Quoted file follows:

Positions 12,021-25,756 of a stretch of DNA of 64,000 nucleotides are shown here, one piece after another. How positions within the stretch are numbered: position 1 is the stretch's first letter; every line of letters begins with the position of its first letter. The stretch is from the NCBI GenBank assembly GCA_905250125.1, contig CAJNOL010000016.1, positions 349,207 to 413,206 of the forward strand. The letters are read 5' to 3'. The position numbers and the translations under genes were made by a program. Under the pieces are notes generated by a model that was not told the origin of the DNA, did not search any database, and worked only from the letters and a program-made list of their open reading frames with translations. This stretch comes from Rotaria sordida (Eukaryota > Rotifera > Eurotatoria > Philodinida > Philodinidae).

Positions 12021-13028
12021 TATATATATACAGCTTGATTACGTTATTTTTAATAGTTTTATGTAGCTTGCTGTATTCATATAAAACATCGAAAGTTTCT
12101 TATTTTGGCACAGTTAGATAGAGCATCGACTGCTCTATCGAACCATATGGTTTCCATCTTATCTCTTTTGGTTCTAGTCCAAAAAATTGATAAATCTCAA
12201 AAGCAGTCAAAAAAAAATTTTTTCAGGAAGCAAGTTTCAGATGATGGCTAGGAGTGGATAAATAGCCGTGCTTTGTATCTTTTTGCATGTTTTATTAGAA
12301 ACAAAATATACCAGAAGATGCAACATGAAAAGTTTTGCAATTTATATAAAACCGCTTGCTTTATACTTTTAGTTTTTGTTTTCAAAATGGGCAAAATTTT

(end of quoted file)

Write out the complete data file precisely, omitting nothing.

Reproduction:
Positions 12,021-25,756 of a stretch of DNA of 64,000 nucleotides are shown here, one piece after another. How positions within the stretch are numbered: position 1 is the stretch's first letter; every line of letters begins with the position of its first letter. The stretch is from the NCBI GenBank assembly GCA_905250125.1, contig CAJNOL010000016.1, positions 349,207 to 413,206 of the forward strand. The letters are read 5' to 3'. The position numbers and the translations under genes were made by a program. Under the pieces are notes generated by a model that was not told the origin of the DNA, did not search any database, and worked only from the letters and a program-made list of their open reading frames with translations. This stretch comes from Rotaria sordida (Eukaryota > Rotifera > Eurotatoria > Philodinida > Philodinidae).

Positions 12021-13028
12021 TATATATATACAGCTTGATTACGTTATTTTTAATAGTTTTATGTAGCTTGCTGTATTCATATAAAACATCGAAAGTTTCT
12101 TATTTTGGCACAGTTAGATAGAGCATCGACTGCTCTATCGAACCATATGGTTTCCATCTTATCTCTTTTGGTTCTAGTCCAAAAAATTGATAAATCTCAA
12201 AAGCAGTCAAAAAAAAATTTTTTCAGGAAGCAAGTTTCAGATGATGGCTAGGAGTGGATAAATAGCCGTGCTTTGTATCTTTTTGCATGTTTTATTAGAA
12301 ACAAAATATACCAGAAGATGCAACATGAAAAGTTTTGCAATTTATATAAAACCGCTTGCTTTATACTTTTAGTTTTTGTTTTCAAAATGGGCAAAATTTT